By Jeremy Herb - 05/10/13 08:57 PM EDT
There are no good options to secure Syria’s chemical weapon stockpiles without putting troops on the ground, the No. 2 Republican on the House Armed Services Committee said Friday.
“At the same time, you don’t say ‘putting boots on the ground’ in this sort of environment, in any lighthearted fashion ... Some people seem to have the idea you can just bomb these places that have chemical weapons, and that simply is not a very good option.”
Thornberry expressed caution about any military option in Syria, putting him in a different camp than many of his Republican colleagues, as well as some Democrats. His comments highlight the difficult terrain the Obama administration is facing as it determines what to do next to address the bloody two-year civil war in Syria.
Many lawmakers have called for the U.S. to arm Syrian rebel groups or create a no-fly zone in the wake of reports that Syrian President Bashar Assad’s forces used chemical weapons, crossing President Obama’s “red line.”
Senate Armed Services Chairman Carl LevinCarl LevinThe Fed and a return to banking simplicity What Our presidential candidates can learn from Elmo Zumwalt Will there be a 50-50 Senate next year? MORE (D-Mich.) and Foreign Relations Committee Chairman Robert MenendezRobert MenendezDemocrats press Wells Fargo CEO for more answers on scandal Dem senator: Louisiana Republican 'found Jesus' on flood funding Taiwan and ICAO: this is the time MORE (D-N.J.) joined defense hawks Sens. John McCainJohn McCainGOP lawmakers slam secret agreement to help lift Iran bank sanctions Kerry: US 'on the verge' of suspending talks with Russia on Syria Trump, Clinton to headline Al Smith dinner MORE (R-Ariz.) and Lindsey GrahamLindsey GrahamKerry: US 'on the verge' of suspending talks with Russia on Syria GOP leaders express reservations a day after 9/11 veto override McConnell opens door to changing 9/11 bill MORE (R-S.C.) on the chamber floor this week to call for more U.S. action.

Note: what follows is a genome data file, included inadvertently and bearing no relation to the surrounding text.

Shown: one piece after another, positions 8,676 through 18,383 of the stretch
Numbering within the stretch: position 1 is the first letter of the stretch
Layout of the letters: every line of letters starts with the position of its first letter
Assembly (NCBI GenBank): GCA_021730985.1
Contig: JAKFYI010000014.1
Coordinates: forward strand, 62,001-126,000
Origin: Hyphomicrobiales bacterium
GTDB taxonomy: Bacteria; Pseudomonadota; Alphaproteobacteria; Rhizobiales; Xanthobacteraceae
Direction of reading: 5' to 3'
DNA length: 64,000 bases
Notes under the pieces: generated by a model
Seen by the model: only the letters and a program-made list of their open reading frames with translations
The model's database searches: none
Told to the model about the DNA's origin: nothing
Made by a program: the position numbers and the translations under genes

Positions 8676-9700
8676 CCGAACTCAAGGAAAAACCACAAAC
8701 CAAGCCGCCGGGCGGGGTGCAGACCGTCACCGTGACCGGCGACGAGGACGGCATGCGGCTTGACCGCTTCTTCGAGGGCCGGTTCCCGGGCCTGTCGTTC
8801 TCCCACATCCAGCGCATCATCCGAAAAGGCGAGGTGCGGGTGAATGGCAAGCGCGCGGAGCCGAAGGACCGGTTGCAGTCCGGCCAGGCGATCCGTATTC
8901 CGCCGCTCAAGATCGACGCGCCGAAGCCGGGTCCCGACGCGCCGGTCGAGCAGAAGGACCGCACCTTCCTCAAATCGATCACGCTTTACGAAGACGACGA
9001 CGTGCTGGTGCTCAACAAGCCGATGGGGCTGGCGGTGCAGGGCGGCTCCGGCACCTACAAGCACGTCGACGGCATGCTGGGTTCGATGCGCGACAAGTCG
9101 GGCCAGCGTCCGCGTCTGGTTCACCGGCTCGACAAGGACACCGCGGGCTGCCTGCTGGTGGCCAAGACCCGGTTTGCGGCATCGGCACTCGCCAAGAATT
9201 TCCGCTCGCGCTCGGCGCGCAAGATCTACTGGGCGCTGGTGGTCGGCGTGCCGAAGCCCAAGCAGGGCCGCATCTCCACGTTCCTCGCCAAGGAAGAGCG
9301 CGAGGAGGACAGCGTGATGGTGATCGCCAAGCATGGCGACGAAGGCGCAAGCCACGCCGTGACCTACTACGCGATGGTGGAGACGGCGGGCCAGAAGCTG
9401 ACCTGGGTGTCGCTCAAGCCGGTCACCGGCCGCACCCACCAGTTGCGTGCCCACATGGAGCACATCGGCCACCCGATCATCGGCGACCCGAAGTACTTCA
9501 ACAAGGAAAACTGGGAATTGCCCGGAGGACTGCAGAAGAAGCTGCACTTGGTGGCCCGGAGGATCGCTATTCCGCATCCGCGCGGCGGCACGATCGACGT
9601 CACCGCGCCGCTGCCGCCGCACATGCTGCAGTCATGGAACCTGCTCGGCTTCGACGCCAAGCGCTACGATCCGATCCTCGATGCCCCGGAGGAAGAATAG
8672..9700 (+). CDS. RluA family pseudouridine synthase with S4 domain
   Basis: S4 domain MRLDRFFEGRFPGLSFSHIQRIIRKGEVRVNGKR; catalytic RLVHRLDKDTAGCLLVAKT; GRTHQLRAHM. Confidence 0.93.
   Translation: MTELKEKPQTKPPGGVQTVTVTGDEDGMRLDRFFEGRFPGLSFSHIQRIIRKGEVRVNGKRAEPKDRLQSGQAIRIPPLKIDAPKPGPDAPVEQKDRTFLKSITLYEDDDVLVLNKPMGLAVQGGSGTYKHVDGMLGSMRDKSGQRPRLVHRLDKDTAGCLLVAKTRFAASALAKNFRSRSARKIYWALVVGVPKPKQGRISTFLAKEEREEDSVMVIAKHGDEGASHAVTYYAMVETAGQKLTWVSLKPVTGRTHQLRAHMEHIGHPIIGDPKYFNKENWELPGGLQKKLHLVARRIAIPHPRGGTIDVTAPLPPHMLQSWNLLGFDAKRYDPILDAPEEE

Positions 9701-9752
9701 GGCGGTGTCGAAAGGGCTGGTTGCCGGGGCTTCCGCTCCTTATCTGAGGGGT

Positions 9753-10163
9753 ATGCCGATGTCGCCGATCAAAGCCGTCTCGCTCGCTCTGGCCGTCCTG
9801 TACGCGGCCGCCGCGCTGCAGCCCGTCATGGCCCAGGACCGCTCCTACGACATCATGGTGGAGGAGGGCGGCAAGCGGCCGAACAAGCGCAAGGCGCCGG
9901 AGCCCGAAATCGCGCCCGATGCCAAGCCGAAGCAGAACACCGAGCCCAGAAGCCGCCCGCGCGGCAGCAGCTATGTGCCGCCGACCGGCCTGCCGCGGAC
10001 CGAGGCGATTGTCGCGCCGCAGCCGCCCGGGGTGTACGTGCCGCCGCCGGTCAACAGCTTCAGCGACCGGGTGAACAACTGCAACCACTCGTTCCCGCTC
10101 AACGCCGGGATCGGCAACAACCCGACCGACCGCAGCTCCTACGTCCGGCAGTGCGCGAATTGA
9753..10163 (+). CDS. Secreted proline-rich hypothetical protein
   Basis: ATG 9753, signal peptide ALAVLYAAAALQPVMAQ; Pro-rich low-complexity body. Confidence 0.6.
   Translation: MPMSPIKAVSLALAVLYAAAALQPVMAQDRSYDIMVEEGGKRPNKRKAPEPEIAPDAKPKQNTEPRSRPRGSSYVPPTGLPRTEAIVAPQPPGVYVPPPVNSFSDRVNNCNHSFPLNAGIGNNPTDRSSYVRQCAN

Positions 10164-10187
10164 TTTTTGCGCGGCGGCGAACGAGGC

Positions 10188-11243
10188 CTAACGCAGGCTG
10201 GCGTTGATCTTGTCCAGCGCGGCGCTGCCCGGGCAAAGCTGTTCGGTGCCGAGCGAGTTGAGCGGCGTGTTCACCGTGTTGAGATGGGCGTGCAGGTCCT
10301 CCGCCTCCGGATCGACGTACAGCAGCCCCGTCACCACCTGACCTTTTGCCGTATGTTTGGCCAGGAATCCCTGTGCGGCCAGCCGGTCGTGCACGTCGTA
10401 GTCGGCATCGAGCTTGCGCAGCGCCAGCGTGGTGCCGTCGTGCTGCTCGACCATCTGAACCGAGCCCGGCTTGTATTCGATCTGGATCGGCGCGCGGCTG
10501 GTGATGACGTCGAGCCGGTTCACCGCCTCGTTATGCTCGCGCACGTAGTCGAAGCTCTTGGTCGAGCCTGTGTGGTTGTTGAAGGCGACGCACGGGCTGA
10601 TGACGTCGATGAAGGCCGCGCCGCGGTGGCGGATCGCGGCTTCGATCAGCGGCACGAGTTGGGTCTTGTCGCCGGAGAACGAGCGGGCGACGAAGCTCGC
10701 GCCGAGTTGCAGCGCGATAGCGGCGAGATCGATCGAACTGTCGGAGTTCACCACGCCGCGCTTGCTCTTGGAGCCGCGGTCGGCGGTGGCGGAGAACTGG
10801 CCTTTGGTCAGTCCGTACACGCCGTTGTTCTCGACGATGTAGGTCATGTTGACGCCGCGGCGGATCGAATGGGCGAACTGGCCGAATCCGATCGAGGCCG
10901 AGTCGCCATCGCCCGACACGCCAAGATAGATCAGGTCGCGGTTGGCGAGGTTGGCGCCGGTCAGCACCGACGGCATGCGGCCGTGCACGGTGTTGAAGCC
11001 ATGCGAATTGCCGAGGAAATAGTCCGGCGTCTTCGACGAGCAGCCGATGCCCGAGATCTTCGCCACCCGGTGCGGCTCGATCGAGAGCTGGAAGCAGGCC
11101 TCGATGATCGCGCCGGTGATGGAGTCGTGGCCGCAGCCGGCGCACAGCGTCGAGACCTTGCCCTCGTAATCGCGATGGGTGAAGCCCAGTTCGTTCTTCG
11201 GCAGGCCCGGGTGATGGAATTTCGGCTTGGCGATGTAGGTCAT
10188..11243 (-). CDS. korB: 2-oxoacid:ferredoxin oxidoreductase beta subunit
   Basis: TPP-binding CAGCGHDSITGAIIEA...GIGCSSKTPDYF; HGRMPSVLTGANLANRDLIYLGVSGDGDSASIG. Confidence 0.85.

Thornberry, however, questioned on Friday what those steps would accomplish.
“It’s hard for me to see any way we would intervene in this situation to make a substantial or certainly decisive difference,” Thornberry said.
Thornberry said he worries about terrorists getting ahold of the country’s chemical weapons stockpiles, particularly when the Syrian opposition includes elements of al Qaeda-affiliated groups.
"My biggest fear is terrorists are going to get their hands on chemical weapons, that they’re going to turn and use against Europe and us,” he said. “The United States has very limited options to prevent that from happening. You can go down what we should have done in the past, but this thing has continued to deteriorate, and I’m afraid there are no good options.”
But that has raised questions about how the country’s chemical weapons would be contained in the event that the Assad government falls and rebels take over.
Thornberry said that the U.S. military should be in a “contain the damage” mode in Syria as it gives options to the president.
“I would say we would all hope and expect that putting huge numbers of troops, whether they’re ours or anybody else’s, into Syria would not be something we ever exercise,” he said. “But I think it is important for the military to have a variety of plans on table from big to small.”